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The Truth About Social Media Addiction

You might joke about being addicted to Facebook or Instagram, but is there a grain of truth to it too? For many people, addition to social media is something that has become a problem in their lives, and they may not even know it.

Studies have shown that getting likes on a picture or post gives you a rush and actually has the same effect on your brain as cocaine, so in truth, you can equate social media to a drug. This drug is however socially acceptable, and identifying whether the rush is a good one, or one you are a bit too keen on seeking can be tricky.

The Filter Effect

It’s also been said that social media gives us a false sense of reality. and that it can cause depression as people are consistently comparing themselves to the lives of others. The problem is, what we post on social media tends to be about a third of our real lives, and thanks to filters, even that third looks a whole lot better. People who become obsessed with social media tend to spend a lot of time being envious of others who appear far prettier, luckier and richer than them, and that can become a very nasty downward spiral.

Some people even become obsessed with making their lives look perfect online. They’ll go to great, sometimes even dangerous lengths to achieve the extra likes or public approval when they should be enjoining whatever they are doing instead, be it the odds that has to offer, going for a run, or spending time with friends.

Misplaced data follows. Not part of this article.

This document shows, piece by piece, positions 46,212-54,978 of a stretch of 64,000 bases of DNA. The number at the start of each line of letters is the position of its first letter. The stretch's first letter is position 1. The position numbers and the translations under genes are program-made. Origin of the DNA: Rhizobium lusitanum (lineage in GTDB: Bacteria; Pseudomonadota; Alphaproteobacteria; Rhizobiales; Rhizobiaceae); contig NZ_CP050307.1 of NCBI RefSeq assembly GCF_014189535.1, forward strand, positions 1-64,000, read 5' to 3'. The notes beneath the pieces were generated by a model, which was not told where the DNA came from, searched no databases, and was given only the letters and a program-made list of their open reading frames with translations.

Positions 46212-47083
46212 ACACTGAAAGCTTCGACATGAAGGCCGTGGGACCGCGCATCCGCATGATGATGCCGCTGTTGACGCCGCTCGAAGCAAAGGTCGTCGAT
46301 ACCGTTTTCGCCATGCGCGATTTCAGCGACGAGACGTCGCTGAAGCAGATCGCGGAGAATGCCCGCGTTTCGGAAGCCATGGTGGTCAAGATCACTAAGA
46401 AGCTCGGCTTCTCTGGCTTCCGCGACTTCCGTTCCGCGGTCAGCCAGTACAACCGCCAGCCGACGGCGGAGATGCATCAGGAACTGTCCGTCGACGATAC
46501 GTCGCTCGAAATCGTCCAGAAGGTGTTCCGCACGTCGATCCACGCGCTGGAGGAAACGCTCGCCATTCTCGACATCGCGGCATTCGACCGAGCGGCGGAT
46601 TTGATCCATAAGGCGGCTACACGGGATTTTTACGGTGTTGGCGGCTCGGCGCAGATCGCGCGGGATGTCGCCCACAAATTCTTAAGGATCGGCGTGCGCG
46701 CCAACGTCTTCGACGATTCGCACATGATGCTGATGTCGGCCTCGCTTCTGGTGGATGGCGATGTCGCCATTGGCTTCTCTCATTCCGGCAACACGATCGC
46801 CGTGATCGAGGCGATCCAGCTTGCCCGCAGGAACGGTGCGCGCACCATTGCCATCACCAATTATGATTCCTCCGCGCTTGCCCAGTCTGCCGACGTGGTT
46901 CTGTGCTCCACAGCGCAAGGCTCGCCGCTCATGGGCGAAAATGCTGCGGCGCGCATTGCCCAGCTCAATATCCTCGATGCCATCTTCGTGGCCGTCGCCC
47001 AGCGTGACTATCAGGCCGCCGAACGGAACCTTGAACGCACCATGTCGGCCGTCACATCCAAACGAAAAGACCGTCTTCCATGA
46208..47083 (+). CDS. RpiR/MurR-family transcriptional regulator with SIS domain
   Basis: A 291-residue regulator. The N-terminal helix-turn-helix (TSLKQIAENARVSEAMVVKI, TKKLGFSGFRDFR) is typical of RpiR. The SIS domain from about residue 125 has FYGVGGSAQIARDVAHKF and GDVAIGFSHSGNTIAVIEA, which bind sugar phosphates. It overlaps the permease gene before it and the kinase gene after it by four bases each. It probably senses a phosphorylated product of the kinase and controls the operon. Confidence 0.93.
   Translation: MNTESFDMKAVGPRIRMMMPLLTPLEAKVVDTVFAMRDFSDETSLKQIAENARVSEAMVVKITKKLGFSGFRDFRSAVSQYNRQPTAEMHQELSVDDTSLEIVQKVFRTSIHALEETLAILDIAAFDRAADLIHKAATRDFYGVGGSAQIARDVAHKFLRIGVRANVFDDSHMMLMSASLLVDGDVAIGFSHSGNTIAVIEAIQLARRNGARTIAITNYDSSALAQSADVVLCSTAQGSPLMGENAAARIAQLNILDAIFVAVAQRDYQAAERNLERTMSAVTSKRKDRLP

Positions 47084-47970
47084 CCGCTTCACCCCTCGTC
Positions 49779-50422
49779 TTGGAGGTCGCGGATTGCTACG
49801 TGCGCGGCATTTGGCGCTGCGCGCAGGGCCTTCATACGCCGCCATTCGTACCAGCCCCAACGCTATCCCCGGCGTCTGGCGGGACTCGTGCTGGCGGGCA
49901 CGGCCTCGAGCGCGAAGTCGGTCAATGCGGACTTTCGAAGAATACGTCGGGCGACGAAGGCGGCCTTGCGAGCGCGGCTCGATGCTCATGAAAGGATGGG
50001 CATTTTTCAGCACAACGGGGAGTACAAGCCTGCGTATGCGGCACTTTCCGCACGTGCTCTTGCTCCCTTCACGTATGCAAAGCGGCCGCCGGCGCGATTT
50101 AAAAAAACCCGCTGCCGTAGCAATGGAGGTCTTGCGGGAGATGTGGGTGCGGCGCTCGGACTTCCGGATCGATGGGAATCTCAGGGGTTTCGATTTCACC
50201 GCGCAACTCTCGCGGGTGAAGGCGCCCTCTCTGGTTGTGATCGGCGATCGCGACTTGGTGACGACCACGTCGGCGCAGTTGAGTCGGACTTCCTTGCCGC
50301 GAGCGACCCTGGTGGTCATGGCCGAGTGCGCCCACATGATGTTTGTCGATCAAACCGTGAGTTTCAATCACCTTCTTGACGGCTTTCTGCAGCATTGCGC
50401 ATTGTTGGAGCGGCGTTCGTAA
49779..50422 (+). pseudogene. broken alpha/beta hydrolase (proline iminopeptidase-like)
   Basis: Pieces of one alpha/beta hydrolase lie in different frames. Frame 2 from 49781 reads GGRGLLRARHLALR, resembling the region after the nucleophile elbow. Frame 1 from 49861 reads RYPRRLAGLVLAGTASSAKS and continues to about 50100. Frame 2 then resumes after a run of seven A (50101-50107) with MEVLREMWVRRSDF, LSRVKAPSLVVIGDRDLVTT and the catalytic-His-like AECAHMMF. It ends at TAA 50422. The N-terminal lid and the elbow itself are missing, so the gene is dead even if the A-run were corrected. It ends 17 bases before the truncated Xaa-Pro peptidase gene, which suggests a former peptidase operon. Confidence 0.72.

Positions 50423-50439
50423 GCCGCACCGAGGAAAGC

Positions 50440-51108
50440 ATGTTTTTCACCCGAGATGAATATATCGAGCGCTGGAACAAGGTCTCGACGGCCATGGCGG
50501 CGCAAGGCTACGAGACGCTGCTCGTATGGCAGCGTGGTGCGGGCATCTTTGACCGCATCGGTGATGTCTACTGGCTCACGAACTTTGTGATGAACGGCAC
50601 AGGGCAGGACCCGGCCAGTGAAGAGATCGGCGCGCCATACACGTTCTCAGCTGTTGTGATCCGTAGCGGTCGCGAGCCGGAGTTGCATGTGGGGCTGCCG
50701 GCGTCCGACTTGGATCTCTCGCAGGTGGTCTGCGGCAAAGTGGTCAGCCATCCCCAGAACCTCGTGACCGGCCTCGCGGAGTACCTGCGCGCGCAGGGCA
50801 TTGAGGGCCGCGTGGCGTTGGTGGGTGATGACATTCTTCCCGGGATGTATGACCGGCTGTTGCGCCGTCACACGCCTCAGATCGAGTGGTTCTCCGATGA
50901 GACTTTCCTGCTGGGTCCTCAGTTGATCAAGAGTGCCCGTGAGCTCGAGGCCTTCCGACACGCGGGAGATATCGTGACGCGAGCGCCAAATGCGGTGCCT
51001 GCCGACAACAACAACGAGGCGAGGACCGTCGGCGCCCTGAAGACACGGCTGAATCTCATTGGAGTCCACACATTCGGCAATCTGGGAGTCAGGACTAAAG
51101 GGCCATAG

Knowing the signs

Interestingly, social media addiction has several signs that are just the same as drugs, alcohol and other commonplace types of addictions, and those who are a bit too hooked may exhibit much the same traits.

If you or someone you love is doing any of the following, it may be time to take a social media break, or get help:

  • Incessantly checking social media accounts.
  • Letting real friendships suffer
  • Cancelling plans to spend time on social media.
  • Putting social media ahead of work.
  • Checking accounts when you are not supposed to be – especially at work
  • Unable to focus as you are thinking about social media.
  • Staying up late and struggling to perform at your optimum the following day repeatedly.
  • Feeling edgy, anxious or miserable, as you cannot access your social media account.
  • Letting your health or hygiene suffer because of your need for screen time.
  • Lying about your habits or pretending you are doing other things when actually still on social media.
  • Inability to not check your phone or computer to see what’s happening for long periods of time.
  • Anxiety that you will miss something overriding the pleasure of doing all other activities.

The WHO recently classified gaming addiction as an official mental health disorder and the way things are going now, it probably won’t be long before social media addiction is recognised as much the same. Or at least taken as seriously and with the same stringent treatment plans in place.